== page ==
This isn't so much a 'hard' knowledge or analysis question, but more of a request for feedback on a moral issue.

I cheat in online chess, daily/correspondence that is. I use a strong engine not only for post game analysis, but during the game as well.

Why would you even want to do that?, you might ask. What's the point of 'empty' wins? The answer is: I don't use the engine before submitting my move, but only run it after I made my move, with the engine/GUI set to output scores only.

In other word, I'm performing an engine blunder check after I make my (unassisted) move. Not after every move, in every game, but most moves in most games.

Am I trying to argue whether that's maybe not really cheating? No, I absolutely know it is cheating.

The strongest effect, I believe, is that while I don't receive a move suggestion by the engine, being made aware of a blunder even after the fact means I'll probably pay more attention next move, which further means that my opponent, who might have been able to exploit my blunder some time later might not get a chance to do so anymore. And that is effectively a move suggestion/prediction coming from the engine.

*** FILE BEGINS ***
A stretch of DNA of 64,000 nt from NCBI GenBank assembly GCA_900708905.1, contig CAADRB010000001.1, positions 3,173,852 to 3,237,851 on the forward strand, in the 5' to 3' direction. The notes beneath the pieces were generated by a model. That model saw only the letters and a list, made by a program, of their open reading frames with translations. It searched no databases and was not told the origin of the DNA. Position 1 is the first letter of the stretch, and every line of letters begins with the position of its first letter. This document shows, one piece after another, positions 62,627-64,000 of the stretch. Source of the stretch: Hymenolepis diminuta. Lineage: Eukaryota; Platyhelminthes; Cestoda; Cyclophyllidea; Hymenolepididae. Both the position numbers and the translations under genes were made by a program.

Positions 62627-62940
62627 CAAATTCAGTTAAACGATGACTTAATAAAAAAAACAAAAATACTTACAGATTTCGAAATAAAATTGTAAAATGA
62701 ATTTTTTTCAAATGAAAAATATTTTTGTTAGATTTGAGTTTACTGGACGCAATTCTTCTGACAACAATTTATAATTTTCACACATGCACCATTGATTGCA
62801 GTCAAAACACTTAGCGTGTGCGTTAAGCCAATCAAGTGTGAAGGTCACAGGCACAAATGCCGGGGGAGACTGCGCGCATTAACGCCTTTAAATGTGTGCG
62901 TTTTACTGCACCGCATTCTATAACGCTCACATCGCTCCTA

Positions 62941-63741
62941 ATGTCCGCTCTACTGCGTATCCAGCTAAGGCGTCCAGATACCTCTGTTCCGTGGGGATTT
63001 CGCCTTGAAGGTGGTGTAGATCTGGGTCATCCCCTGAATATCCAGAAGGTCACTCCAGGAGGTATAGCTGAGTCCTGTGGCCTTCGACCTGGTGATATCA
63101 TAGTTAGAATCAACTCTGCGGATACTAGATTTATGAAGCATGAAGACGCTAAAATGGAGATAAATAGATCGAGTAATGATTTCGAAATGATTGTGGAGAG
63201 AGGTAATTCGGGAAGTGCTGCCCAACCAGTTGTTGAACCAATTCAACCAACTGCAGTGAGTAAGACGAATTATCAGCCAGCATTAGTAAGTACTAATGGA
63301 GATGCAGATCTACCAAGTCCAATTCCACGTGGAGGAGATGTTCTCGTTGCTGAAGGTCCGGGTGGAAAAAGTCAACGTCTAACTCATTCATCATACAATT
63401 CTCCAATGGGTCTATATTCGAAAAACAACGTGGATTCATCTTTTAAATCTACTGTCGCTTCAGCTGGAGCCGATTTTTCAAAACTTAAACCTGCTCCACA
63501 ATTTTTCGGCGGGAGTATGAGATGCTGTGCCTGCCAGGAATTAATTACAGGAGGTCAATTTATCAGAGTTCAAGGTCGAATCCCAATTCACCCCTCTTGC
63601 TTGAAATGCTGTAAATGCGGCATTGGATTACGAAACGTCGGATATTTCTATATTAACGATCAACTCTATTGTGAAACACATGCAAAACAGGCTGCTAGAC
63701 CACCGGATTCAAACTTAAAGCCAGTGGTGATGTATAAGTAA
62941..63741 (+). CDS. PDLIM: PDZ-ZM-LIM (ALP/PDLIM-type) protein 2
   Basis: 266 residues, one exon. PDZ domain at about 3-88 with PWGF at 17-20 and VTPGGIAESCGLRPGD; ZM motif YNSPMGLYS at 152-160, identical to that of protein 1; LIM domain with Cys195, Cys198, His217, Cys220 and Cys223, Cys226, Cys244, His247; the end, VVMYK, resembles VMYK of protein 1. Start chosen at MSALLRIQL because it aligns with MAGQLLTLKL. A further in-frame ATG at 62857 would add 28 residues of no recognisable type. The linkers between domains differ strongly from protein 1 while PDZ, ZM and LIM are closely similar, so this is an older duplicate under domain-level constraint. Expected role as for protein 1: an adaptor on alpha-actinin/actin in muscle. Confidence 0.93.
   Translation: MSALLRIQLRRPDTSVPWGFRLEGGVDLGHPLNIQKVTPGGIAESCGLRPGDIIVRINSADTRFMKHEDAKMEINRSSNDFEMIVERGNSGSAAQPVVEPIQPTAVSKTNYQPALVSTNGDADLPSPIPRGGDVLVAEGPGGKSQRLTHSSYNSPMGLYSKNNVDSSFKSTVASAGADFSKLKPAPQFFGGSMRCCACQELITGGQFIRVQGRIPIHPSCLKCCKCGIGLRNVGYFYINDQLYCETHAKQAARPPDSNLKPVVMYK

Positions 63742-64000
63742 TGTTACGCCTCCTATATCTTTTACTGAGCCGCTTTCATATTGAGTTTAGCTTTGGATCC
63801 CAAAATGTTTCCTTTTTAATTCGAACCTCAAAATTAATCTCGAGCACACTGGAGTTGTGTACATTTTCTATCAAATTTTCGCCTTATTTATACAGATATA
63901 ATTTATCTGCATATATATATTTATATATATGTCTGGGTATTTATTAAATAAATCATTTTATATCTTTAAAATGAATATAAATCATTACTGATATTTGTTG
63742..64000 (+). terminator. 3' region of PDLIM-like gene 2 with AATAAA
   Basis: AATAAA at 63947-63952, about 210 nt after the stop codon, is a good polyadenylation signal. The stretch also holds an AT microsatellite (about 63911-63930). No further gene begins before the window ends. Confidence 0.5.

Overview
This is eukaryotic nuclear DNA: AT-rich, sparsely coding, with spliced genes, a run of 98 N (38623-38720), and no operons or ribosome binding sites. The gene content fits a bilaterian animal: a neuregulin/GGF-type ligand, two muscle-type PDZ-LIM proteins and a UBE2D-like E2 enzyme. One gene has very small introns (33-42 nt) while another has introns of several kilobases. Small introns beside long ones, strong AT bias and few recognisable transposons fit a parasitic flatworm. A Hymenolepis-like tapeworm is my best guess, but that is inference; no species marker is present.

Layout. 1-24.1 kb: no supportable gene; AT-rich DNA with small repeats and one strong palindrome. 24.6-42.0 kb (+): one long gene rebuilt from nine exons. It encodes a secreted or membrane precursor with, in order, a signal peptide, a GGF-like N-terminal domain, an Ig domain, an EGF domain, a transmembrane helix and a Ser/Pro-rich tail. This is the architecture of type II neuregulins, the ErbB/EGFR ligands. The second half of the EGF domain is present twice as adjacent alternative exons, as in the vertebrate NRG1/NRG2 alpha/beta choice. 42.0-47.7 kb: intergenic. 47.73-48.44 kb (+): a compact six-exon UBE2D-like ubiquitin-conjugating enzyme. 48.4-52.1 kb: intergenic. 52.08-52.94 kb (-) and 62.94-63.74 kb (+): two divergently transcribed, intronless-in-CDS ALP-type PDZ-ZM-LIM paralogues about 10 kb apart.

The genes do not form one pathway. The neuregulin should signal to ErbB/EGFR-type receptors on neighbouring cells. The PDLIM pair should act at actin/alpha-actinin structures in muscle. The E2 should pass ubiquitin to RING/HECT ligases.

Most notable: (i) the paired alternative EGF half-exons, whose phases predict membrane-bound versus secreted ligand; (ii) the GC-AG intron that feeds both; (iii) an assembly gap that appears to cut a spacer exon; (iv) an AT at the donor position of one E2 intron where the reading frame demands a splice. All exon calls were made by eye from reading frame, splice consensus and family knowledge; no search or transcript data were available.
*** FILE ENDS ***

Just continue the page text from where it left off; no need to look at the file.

What am I actually asking in here? Perhaps I should explain why I cheat the way I do.

One, it makes me extremely nervous not knowing whether I blundered or not. The check seems to give me peace of mind, no matter whether the move was a blunder or not. Just knowing whether it was or not seems to be enough.

Two, post game analysis in one big chunk is something I usually skip. The game's over anyway, why bother?, part of my brain thinks. The (cheating) post move blunder check seems to be the only analysis of my own games I can reliable motivate myself for. And it actually does motivate me to do so. If I see my score suddenly dropped, I will take a good look at what my blunder was, just the way I should do it after the game is over.